Available Now! (click cover)

America's Counter-Revolution
The Constitution Revisited

From the back cover:

This book challenges the assumption that the Constitution was a landmark in the struggle for liberty. Instead, Sheldon Richman argues, it was the product of a counter-revolution, a setback for the radicalism represented by America’s break with the British empire. Drawing on careful, credible historical scholarship and contemporary political analysis, Richman suggests that this counter-revolution was the work of conservatives who sought a nation of “power, consequence, and grandeur.” America’s Counter-Revolution makes a persuasive case that the Constitution was a victory not for liberty but for the agendas and interests of a militaristic, aristocratic, privilege-seeking ruling class.

Monday, September 10, 2012

Incoherent Romney

Mitt Romney says he wouldn't repeal all of Obamacare. He'll keep the rule forbidding exclusion for preexisting conditions, i.e., he'll maintain guaranteed issue. But he is going to find that he can't do just that. If all that's mandated is guaranteed issue, what's to stop insurers from charging premiums to already-sick clients that amount simply to prepayment for the medical expenses they are certain to incur (plus administrative overhead)? At that point the coverage is no longer insurance. Also, that won't fly politically, which is why guaranteed issue is always coupled with community rating--the requirement that insurers charge people in the same area the same premiums regardless of their health. That requirement raises premiums for younger healthy people so they will cross-subsidize older and sicker people.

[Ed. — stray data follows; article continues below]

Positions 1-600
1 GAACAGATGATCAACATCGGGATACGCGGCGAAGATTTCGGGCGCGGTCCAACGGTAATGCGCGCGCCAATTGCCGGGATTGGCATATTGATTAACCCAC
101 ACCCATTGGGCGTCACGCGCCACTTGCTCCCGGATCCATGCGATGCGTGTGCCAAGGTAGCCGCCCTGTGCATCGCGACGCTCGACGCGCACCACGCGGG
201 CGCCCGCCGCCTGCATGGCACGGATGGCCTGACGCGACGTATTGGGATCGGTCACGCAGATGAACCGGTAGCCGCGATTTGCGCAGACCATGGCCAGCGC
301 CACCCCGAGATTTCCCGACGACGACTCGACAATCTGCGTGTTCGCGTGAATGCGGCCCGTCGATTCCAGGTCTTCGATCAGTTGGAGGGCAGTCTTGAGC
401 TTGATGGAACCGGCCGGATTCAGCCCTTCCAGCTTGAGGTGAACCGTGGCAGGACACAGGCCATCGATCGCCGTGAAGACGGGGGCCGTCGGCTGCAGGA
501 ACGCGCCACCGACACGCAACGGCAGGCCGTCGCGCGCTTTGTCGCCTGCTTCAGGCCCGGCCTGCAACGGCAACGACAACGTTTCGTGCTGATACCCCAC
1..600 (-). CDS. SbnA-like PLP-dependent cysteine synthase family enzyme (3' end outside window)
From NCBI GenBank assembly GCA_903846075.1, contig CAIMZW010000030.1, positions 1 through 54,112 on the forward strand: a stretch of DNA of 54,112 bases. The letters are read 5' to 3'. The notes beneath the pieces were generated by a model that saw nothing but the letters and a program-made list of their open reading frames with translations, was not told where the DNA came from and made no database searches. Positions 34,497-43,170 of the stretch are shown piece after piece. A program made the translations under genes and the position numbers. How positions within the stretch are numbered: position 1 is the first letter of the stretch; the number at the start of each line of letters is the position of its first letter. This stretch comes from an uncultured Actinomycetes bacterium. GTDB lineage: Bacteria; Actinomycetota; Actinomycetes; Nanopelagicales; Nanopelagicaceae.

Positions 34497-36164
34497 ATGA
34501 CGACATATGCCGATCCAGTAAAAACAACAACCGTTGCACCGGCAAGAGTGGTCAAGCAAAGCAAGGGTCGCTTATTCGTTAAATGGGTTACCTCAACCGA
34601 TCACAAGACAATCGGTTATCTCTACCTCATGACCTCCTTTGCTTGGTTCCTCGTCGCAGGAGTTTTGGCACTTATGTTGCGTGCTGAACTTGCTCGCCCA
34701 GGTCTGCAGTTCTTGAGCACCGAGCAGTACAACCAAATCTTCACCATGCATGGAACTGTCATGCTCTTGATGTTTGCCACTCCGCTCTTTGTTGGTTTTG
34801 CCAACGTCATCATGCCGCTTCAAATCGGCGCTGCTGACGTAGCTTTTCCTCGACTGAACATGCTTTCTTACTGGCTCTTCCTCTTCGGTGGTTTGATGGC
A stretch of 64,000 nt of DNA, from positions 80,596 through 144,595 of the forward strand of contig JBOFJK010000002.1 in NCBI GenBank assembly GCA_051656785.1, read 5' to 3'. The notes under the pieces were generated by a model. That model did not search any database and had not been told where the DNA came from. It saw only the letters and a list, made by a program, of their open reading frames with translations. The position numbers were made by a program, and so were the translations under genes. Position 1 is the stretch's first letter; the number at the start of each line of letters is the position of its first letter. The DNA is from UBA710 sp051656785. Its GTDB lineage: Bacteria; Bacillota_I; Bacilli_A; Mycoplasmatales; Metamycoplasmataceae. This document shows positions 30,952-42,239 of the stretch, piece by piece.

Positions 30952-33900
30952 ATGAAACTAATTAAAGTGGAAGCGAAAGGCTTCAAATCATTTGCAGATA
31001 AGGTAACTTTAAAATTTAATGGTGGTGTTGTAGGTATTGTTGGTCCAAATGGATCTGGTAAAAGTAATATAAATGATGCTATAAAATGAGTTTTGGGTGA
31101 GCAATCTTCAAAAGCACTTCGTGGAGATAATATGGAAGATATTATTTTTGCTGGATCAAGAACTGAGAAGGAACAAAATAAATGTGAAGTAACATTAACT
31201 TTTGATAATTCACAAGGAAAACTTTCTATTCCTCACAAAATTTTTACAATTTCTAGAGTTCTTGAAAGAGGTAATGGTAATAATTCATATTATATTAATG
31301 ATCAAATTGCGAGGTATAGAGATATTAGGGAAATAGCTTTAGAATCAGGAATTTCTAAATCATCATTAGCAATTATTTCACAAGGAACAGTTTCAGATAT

But that leads to a new problem. (See Mises's Critique of Interventionism.) Younger and healthier people will leave the insurance market: Why pay inflated premiums when you can put off buying coverage until you are sick?

There's only one solution to this problem if the other interventions are to be maintained: an individual insurance mandate, the centerpiece of Obamacare, which Republicans and conservatives say they hate. Except that they don't really. Romney enacted a mandate in Massachusetts, and the conservative Heritage Foundation proposed one in the 1990s after the Clintons proposed their health care overhaul.

Is this Romney capitulation to Obamacare enough to keep the GOP base home and assure Obama the election?

No comments: